I agree with John. USDA is probably your best bet. Also, if you qualify for the direct loan, your credit score may not be an issue. You can contact your local USDA office at (304) 776-5298.
As far as closing costs, they can vary greatly depending on the loan. $3500 would be a rough estimate, in addition to your downpayment.
It is never too early to form a relationship with a real estate agent. You will want to find someone you are comfortable with. If you would like to send me your information, I would be happy to set you up to receive email notifications of new listings in your area. You will want to get the loan qualification out of the way before you go out and start looking, but this will give you an idea of pricing and availability in your market.
Best of luck,
Stephanie Morrison Hostetler, REALTOR
Old Colony, REALTORS
Closing costs---the summary of ALL fees a Buyer pays when buying and financing a home---vary dramatically from one region/state/community to the next.
Basic closing fees associated with an FHA loan would be:
1. Appraisal fee
2. FHA Upfront Mortgage Insurance Premium: currently 1% of the loan amount and always FINANCED into the loan
3. Escrow deposits for homeowners insurance, property taxes. FHA does not permit a Borrower to pay taxes/insurance separately. These fees must be escrowed into the monthly mortgage payment.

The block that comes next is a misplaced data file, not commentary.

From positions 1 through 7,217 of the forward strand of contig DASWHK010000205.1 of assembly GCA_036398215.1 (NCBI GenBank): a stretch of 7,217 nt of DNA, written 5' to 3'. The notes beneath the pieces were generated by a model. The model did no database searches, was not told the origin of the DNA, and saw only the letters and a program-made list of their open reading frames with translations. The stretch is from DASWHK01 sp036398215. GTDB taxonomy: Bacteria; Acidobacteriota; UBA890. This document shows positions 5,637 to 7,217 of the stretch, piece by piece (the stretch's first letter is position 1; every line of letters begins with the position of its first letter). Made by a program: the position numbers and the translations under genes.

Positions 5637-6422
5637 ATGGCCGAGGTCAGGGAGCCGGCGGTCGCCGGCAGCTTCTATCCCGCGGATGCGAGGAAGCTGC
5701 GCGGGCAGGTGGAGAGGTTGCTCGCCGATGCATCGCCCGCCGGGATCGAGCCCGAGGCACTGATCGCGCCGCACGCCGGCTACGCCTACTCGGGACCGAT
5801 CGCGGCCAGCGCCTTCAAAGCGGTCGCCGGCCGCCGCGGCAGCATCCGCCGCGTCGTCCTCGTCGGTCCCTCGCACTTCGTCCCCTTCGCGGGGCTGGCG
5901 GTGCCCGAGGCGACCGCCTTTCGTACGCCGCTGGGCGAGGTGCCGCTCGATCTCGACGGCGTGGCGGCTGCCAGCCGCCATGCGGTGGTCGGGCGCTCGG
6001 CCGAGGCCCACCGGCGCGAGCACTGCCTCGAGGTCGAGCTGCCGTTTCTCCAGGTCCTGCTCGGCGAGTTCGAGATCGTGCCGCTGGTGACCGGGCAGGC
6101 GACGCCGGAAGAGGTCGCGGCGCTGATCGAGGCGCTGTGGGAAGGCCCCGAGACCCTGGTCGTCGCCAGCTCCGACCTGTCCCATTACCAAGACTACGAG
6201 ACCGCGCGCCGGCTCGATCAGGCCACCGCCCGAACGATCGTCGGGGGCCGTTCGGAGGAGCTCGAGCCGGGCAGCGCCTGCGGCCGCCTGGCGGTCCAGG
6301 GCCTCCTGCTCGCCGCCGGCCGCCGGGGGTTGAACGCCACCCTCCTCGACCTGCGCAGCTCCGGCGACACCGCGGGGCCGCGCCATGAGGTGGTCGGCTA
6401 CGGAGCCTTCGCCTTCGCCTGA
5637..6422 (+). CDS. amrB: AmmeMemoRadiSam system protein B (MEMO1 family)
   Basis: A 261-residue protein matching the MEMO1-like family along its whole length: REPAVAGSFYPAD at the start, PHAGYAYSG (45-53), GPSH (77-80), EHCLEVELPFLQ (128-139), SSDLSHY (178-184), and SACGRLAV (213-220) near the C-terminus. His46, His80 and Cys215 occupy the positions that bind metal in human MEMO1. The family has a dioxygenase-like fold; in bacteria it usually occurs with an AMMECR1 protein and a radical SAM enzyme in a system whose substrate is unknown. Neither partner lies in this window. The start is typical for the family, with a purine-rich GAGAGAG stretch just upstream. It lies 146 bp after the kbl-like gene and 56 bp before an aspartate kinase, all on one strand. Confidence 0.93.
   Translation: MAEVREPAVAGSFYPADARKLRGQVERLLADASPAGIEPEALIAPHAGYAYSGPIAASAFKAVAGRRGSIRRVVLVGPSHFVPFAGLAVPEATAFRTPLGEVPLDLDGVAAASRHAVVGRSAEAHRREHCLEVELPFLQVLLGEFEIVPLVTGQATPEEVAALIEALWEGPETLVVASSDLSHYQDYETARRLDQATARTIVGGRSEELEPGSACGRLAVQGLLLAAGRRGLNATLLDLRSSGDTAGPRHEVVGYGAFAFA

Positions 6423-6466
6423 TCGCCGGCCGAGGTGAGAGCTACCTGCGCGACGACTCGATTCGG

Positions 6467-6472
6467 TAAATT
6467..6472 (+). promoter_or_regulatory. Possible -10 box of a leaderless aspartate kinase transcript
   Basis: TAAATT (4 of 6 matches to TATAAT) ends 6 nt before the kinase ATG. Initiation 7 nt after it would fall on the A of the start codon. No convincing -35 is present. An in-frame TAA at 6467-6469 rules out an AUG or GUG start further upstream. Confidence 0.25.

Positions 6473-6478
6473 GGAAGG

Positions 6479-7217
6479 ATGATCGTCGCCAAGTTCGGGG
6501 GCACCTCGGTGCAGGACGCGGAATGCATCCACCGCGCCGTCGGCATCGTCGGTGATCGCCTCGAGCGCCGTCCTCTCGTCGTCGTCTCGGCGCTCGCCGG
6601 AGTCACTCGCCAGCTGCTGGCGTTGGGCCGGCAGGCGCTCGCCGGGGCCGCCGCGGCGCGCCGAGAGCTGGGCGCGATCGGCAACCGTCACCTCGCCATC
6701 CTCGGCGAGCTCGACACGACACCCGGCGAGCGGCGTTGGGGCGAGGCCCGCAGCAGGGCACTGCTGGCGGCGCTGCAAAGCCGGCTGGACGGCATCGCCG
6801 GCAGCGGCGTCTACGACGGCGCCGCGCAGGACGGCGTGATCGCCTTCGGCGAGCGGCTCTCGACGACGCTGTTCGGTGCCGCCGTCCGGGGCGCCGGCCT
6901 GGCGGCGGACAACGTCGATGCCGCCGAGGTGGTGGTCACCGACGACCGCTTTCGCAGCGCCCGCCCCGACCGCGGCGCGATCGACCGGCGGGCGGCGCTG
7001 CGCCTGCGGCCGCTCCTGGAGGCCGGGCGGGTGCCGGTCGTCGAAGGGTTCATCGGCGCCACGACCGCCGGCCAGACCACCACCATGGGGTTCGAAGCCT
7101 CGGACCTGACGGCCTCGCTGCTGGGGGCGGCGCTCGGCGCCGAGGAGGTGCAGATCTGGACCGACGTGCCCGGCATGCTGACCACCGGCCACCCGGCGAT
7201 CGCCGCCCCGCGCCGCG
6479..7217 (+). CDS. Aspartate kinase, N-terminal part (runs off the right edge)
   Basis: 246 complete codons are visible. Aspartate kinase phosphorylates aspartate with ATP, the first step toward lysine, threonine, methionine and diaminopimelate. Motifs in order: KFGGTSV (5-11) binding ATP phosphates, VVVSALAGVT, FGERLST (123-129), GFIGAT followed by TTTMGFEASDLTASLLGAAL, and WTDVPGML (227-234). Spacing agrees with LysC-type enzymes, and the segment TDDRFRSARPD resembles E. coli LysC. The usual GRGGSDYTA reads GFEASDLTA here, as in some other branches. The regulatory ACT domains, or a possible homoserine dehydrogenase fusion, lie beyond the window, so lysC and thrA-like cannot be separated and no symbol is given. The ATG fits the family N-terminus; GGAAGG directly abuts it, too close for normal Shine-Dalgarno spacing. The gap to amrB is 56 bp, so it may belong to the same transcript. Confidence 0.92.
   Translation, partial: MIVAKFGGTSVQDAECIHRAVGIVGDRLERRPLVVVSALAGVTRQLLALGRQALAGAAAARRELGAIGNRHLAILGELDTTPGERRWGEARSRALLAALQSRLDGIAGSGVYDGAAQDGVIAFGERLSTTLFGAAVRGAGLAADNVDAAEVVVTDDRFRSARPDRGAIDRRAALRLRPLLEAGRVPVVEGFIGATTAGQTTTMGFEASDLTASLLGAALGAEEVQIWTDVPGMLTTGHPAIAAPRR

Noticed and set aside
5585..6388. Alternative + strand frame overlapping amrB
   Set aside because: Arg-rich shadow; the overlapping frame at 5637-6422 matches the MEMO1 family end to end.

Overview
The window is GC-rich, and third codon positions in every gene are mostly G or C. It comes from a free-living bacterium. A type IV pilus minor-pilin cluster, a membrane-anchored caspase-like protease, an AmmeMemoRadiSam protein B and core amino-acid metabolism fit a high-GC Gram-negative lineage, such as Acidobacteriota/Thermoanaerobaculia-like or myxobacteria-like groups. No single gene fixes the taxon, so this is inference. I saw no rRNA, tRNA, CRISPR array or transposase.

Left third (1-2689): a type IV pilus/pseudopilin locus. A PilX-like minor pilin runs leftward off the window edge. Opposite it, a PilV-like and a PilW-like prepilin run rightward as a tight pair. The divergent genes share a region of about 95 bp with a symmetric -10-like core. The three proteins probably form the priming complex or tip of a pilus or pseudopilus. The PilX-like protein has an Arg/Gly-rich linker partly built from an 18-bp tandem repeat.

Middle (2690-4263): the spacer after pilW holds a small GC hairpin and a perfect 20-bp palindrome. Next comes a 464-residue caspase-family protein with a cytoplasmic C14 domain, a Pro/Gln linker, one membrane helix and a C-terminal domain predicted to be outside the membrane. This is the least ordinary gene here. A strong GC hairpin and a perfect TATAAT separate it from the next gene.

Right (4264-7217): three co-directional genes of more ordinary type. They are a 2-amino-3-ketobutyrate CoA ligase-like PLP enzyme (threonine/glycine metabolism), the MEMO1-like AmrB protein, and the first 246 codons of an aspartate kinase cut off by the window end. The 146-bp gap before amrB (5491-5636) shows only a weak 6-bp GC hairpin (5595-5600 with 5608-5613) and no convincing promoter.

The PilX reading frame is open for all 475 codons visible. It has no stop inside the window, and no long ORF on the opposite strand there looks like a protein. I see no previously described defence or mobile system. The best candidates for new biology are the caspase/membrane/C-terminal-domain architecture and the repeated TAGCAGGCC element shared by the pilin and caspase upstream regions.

4. Home Inspection fee. HUD/FHA strongly urges Homebuyers to conduct a home inspection on the property to determine there are no potential repair issues.
5. Per diem interest: you will pay interest on the mortgage loan at closing from the closing date through the end of the month in which you close. For example, if you close on November 21st you would pay 9 days of interest through the end of November.
Get a referral to a Local Mortgage Banker. Mortgage Bankers in your community will provide you with a much higher quality of service and financing options than any "Big Bank." Your Mortgage Banker will review in detail any and all closing costs associated with buying a home in your community.
Local Mortgage Bankers have long been the source of excellent financing options for homebuyers. Further, Loan Originators who work at Mortgage Banks are LICENSED whereas Loan Originators who work for the "Big Banks" are only REGISTERED. There's a BIG difference.
Sit down face to face with your Mortgage Banker to be thoroughly prequalified. The Mortgage Banker will review all facets of your loan request to answer your questions with regards to the types of loans and maximum loan amounts you could qualify for.
You can verify the License of any Licensed Mortgage Loan Originator at nmls.consumeraccess.org